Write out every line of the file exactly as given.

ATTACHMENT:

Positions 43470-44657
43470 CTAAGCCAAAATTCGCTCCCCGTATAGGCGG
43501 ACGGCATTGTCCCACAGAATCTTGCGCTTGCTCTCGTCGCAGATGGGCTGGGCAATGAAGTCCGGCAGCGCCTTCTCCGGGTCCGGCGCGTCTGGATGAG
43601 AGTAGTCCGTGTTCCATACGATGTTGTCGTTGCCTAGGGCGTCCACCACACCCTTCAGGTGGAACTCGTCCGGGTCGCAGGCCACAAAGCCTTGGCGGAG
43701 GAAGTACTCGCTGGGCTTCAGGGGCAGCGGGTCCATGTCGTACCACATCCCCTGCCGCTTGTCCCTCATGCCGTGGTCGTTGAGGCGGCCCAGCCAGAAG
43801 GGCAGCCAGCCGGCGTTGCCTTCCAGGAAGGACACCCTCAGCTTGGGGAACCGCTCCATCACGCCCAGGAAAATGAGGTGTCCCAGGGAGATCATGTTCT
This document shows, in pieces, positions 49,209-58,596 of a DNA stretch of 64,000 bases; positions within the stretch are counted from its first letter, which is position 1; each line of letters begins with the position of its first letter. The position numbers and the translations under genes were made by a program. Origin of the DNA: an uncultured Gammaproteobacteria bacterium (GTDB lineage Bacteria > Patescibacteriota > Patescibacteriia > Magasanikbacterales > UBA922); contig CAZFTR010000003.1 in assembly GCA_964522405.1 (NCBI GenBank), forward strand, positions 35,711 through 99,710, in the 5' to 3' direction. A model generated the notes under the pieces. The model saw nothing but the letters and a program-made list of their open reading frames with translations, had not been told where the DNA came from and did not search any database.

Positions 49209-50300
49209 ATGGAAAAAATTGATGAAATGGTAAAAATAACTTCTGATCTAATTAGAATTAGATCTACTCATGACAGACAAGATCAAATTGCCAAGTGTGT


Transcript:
Positions 43470-44657
43470 CTAAGCCAAAATTCGCTCCCCGTATAGGCGG
43501 ACGGCATTGTCCCACAGAATCTTGCGCTTGCTCTCGTCGCAGATGGGCTGGGCAATGAAGTCCGGCAGCGCCTTCTCCGGGTCCGGCGCGTCTGGATGAG
43601 AGTAGTCCGTGTTCCATACGATGTTGTCGTTGCCTAGGGCGTCCACCACACCCTTCAGGTGGAACTCGTCCGGGTCGCAGGCCACAAAGCCTTGGCGGAG
43701 GAAGTACTCGCTGGGCTTCAGGGGCAGCGGGTCCATGTCGTACCACATCCCCTGCCGCTTGTCCCTCATGCCGTGGTCGTTGAGGCGGCCCAGCCAGAAG
43801 GGCAGCCAGCCGGCGTTGCCTTCCAGGAAGGACACCCTCAGCTTGGGGAACCGCTCCATCACGCCCAGGAAAATGAGGTGTCCCAGGGAGATCATGTTCT
This document shows, in pieces, positions 49,209-58,596 of a DNA stretch of 64,000 bases; positions within the stretch are counted from its first letter, which is position 1; each line of letters begins with the position of its first letter. The position numbers and the translations under genes were made by a program. Origin of the DNA: an uncultured Gammaproteobacteria bacterium (GTDB lineage Bacteria > Patescibacteriota > Patescibacteriia > Magasanikbacterales > UBA922); contig CAZFTR010000003.1 in assembly GCA_964522405.1 (NCBI GenBank), forward strand, positions 35,711 through 99,710, in the 5' to 3' direction. A model generated the notes under the pieces. The model saw nothing but the letters and a program-made list of their open reading frames with translations, had not been told where the DNA came from and did not search any database.

Positions 49209-50300
49209 ATGGAAAAAATTGATGAAATGGTAAAAATAACTTCTGATCTAATTAGAATTAGATCTACTCATGACAGACAAGATCAAATTGCCAAGTGTGT